You have 0 free articles left this month.
Register for a free account to access unlimited free content.
accountants daily logo

Garnishment crackdown: get the taxman off the table


Accountants' SME clients with tax arrears should refocus where their cash flow is going to get the tax man off the table during an apparent garnishment crackdown.

By Greg Charlwood 9 minute read

Banks are noting an increase in the number of garnishee notices they are receiving from the ATO in recent months, which makes dealing with outstanding debts even more of a priority for Australian SMEs.

At FactorONE we have certainly noticed an increase in the usage of factoring to overcome the threat of garnishments and to help solve cases where garnishments have been issued.

Section 260–5 of Schedule 1 of the Taxation Administration Act 1953 allows the ATO to make garnishments against parties that owe money to the ATO. This can include:
  • Banks
  • Other finance institutions
  • Debtors of a business
  • An employer
  • Another party such as the purchaser of a property This action is clearly an aggressive stance, as it creates a great deal of anxiety and confusion for the tax creditor and puts the party who has received the garnishment in a difficult situation.

The reported increase in the number of ATO garnishment notices may be part of a cycle or it may be a sign of a more aggressive stance being taken by the ATO.

Given the uncertainties around economic growth, this is clearly a concern for any business already under pressure.

There are steps SMEs and their accountants can take to handle the situation to avoid – or best handle – a garnishment situation.

Many SMEs unfortunately fail to lodge BAS and IAS returns because they have insufficient funds to meet the consequent payment obligation. On time lodgement is essential, as it makes subsequent negotiations with the ATO much easier.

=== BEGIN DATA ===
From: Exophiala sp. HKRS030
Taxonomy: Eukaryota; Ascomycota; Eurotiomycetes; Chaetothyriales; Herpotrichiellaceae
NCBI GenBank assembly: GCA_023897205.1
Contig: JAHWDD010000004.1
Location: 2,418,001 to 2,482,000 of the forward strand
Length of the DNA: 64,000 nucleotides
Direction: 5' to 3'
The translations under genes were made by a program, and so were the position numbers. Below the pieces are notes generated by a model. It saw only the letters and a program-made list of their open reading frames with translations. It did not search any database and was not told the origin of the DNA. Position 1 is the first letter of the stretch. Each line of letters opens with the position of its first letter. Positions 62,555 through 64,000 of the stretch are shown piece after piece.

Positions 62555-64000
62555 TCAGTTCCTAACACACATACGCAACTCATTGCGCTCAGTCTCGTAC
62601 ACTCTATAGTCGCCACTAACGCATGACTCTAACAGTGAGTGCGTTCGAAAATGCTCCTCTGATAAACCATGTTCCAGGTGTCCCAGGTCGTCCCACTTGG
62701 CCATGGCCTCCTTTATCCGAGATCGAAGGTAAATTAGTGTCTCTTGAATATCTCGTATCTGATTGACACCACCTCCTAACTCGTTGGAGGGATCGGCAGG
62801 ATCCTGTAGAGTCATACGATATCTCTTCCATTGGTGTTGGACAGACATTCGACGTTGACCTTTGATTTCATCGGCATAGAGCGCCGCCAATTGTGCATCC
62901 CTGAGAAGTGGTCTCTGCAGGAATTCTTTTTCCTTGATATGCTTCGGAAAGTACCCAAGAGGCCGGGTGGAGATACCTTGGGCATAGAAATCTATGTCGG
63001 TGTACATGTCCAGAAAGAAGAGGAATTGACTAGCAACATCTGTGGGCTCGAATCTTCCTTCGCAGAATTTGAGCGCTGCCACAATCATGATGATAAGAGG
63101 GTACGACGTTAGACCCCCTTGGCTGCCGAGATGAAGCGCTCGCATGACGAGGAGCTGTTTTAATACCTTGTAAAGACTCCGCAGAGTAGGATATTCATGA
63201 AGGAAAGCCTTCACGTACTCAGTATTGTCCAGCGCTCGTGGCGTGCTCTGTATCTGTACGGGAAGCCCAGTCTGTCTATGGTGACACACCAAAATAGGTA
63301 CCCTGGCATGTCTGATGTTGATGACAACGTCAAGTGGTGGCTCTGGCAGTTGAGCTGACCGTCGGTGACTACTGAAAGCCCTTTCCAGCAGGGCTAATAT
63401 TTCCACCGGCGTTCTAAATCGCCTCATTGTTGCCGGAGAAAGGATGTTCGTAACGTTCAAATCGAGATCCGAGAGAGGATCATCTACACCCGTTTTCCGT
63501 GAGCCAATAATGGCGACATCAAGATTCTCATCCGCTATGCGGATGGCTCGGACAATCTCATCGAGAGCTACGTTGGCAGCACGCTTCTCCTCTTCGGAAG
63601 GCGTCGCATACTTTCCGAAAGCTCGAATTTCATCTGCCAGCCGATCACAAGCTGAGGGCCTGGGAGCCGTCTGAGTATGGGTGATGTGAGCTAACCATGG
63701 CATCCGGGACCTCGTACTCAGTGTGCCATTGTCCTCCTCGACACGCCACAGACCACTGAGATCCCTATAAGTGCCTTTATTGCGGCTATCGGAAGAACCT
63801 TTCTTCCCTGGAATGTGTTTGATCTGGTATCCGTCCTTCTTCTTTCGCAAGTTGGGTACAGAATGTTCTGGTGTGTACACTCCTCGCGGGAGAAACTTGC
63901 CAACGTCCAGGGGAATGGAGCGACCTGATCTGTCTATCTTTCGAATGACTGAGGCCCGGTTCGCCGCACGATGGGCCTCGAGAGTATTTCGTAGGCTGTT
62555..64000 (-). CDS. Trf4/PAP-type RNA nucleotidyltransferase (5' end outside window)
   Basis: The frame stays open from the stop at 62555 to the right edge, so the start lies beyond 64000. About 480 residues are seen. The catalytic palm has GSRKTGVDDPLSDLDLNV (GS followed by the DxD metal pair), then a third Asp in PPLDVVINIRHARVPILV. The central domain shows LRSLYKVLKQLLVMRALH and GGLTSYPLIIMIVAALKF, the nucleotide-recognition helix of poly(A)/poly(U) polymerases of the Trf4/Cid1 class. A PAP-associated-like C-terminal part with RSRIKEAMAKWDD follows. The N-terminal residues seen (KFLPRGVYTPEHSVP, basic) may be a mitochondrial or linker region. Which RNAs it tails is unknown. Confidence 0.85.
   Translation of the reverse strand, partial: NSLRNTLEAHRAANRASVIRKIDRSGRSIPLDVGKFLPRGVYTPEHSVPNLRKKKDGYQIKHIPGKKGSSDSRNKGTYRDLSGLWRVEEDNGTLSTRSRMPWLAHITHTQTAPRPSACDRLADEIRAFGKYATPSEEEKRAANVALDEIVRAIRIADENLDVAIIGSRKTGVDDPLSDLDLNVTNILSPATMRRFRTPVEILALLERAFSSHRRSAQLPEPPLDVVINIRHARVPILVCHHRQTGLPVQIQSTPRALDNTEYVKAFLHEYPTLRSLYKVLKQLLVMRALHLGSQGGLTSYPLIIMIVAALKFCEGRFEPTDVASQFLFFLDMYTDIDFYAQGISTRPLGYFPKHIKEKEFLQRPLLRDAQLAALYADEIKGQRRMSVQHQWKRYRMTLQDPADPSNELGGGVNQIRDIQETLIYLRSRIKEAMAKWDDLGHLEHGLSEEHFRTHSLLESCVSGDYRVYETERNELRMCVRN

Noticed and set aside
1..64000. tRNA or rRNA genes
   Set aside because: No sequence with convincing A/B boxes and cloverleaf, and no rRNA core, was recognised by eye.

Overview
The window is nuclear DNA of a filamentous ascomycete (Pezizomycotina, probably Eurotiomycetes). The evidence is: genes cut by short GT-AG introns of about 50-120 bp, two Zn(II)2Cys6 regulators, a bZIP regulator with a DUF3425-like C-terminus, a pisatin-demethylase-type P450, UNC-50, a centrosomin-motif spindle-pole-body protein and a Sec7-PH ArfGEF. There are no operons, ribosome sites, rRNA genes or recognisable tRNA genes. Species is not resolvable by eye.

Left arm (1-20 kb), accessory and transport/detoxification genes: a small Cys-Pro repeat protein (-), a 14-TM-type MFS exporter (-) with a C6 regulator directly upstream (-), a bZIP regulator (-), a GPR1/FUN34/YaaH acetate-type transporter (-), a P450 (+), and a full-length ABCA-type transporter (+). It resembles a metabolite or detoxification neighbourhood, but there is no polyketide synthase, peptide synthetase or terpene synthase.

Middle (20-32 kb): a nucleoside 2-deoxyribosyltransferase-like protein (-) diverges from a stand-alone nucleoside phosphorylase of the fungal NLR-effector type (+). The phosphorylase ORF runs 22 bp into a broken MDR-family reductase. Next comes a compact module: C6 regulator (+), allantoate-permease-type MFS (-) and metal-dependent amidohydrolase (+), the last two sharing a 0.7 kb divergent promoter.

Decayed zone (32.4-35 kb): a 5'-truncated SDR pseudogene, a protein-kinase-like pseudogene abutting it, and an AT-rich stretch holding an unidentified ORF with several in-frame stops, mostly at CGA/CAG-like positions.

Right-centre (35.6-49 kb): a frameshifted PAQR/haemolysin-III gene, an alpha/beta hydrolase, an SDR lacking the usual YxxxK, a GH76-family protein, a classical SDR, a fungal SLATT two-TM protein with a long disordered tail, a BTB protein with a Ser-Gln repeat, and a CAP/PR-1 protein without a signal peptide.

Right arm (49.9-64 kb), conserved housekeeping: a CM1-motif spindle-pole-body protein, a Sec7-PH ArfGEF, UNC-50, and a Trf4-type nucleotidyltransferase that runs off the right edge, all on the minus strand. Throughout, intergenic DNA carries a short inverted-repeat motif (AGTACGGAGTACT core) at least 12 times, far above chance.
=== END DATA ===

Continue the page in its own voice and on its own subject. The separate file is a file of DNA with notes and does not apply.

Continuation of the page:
So, businesses unable to meet tax commitments must lodge their statements on time and should engage specialised tax experts to interact with the ATO in order to arrange a repayment program.

Once a repayment program is established it is highly unlikely that a garnishment will be issued if the repayment program is up to date.

Any business must always look at ways to enhance cash flow and ensure that there is a sensible and organised plan in terms of which creditor receives priority payment.

Negotiating longer payment terms with suppliers and being more proactive in debtor collections are two basic, but effective ways to enhance cash flow and keep the ATO onside.

Invoice finance, or factoring, is the most effective and efficient way of freeing up cash flow. Given the ATO's current approach it may be timely for those businesses out there with tax arrears to consider factoring.

Greg Charlwood

Greg Charlwood


Greg Charlwood is general manager of national cashflow solutions specialist FactorONE. A passionate supporter of SMEs, Greg has established and managed some of the major debtor finance businesses in Australia and twice chaired the industry body DIFA.

You are not authorised to post comments.

Comments will undergo moderation before they get published.

accountants daily logo Newsletter

Receive breaking news directly to your inbox each day.